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When financing a car, you have two options. The first option is Direct Lending, meaning you are borrowing money directly from a credit union, finance company, or bank. With this loan, you are agreeing to pay the amount borrowed, with the addition of a finance charge, through monthly payments over an agreed upon period of time. Once you have found the car you wish to purchase, you use this loan to pay the dealership. When going through direct lending, you know your terms ahead of time (APR, loan length, and maximum amount allowed to borrow), and are able to compare among dealers.

The second option is Dealership Financing, meaning you are applying for financing directly through the dealer, once you have found a car to purchase. Similar to direct lending, the dealership will offer you a contract in which you are agreeing to pay the price of the car, with the addition of a finance charge, over an agreed upon period of time. Many times, the dealer will then sell this contract to a bank or financial institution who will now service your account and collect your payments. When applying for financing through the dealership, they may be able to offer you a range of financing options or special programs. Some dealerships offer in-house financing, typically seen as “Buy Here, Pay Here”. Most loans require a down payment equal to a percentage of the loan upfront, and the repayment of the remainder is on your agreed upon terms.

Documents to Provide When Applying for a Car Loan:

  1. Identification: Lenders are required by Federal Law to confirm a borrower’s identity. Any government-issued I.D. showing your name and photograph should be sufficient, such as a driver’s license, passport or U.S. visa.
  2. Proof of Income: Lenders need evidence that a borrower has the ability to repay their auto loan prior to their financing of a car. A borrower should be receiving consistent income, and be able to provide paystubs, bank statements, or a W-2. For self-employed borrowers, lenders often times will use tax returns showing gross income, or a 1099 form. If you receive any additional forms of income (i.e. alimony, social security, legal settlements, etc.), the may increase the amount you are allowed to borrow, so be sure to provide proof to the lender.
  3. Proof of Residence: Lenders, required by Federal Law, will need information on your residence, along with proof of that residence. If the address on your Drivers License matches the address seen on your credit report, this may be the only proof of residence needed. If the address varies or you have recently moved, you may be required to provide further documentation, such as a Utility Bill, Mortgage or Lease Statement, Homeowners/Renters Insurance Policy, Bank Statement, or Property Tax Bill.
  4. Proof of Insurance: Once the Bill of Sale on a vehicle has been signed, you will be required to provide proof of insurance before the vehicle is legally allowed to leave the dealership. If you have a current insurance policy, your new vehicle may be covered for a grace period. However, you will need to check with your insurance company to verify. If you do not have a current active policy, getting coverage is relatively easy. Typically, you can call your insurance company from the lot, provide the VIN, and begin your insurance process.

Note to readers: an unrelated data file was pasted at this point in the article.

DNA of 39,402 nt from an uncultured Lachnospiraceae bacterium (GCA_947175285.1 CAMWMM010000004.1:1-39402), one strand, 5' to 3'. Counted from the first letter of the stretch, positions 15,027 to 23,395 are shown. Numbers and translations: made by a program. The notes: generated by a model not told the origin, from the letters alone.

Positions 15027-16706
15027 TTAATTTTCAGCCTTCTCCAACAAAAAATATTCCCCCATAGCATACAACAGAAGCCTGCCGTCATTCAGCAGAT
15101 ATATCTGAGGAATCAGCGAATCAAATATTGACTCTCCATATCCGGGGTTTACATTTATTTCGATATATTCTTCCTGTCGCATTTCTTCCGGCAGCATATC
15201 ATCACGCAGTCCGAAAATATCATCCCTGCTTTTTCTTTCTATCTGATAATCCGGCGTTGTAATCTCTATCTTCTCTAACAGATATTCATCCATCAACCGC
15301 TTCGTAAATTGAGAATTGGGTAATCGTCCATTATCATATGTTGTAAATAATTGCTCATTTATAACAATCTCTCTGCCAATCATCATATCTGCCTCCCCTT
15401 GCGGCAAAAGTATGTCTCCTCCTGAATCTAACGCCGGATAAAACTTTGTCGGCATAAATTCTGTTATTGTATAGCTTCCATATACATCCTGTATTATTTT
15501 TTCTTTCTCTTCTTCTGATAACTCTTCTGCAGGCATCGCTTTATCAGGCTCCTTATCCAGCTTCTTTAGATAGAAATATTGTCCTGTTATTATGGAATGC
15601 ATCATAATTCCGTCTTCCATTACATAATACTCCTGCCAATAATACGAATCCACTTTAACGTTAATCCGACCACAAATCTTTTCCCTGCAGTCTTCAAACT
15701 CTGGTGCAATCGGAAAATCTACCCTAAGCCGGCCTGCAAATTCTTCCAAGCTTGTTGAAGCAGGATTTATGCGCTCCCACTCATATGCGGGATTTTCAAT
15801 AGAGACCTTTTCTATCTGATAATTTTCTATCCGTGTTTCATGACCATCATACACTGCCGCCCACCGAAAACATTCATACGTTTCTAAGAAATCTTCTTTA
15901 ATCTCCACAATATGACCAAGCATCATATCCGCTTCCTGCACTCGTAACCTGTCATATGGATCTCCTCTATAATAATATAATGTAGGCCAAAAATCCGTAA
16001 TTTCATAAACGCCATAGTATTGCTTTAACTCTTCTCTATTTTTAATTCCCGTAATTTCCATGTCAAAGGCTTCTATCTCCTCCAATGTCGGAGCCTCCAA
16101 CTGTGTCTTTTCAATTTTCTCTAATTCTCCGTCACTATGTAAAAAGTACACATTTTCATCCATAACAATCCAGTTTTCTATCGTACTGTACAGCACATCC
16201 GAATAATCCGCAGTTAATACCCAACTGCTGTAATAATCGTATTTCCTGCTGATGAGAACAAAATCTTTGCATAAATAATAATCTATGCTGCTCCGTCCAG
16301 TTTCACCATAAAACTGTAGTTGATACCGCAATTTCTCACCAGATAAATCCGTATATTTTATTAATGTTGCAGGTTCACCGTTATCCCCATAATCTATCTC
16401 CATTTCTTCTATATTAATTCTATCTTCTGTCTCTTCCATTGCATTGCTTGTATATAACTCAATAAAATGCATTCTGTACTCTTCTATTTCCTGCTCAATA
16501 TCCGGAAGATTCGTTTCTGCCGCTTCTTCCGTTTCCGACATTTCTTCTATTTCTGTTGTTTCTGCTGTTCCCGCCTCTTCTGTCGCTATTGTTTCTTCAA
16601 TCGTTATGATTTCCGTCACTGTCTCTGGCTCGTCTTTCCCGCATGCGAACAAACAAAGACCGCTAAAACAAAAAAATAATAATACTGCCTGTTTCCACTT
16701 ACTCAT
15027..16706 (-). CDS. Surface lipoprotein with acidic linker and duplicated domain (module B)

5. Credit and Financial History: In order for a lender to view your credit, you will need to provide your Social Security Number, along with your name, address, and date of birth. In order to support your auto loan, lenders will need to determine if you have a low enough debt-to-income ratio (DTI) by reviewing your credit history, current credit accounts, collections or a history of late or unpaid bills. This will affect your interest rates.
  6. Vehicle Information: If you are financing with a lender directly, you will need to provide a complete bill of sale or purchase agreement,, which needs to include: the purchase price, the year, make, and model of the vehicle, and the VIN. If you are financing within the dealership, the dealer will provide all necessary information to the lender.
  7. Trade-In Documentation: If you are trading in your current vehicle, you will need to provide your title and registration, proving you are the registered owner. You will also need to disclose any damage the vehicle received under your ownership.
  8. Means of Down Payment: If you are required to make a down payment on your loan, be prepared with your form of payment. Most dealerships will accept cash, personal/cashier’s checks, most major credit/debit cards, or pre-approved and personal loans. If using a credit or debit card for your down payment, check with both the dealer and your card issuer to be sure there is not a charge limit in a single transaction.

Financing Application

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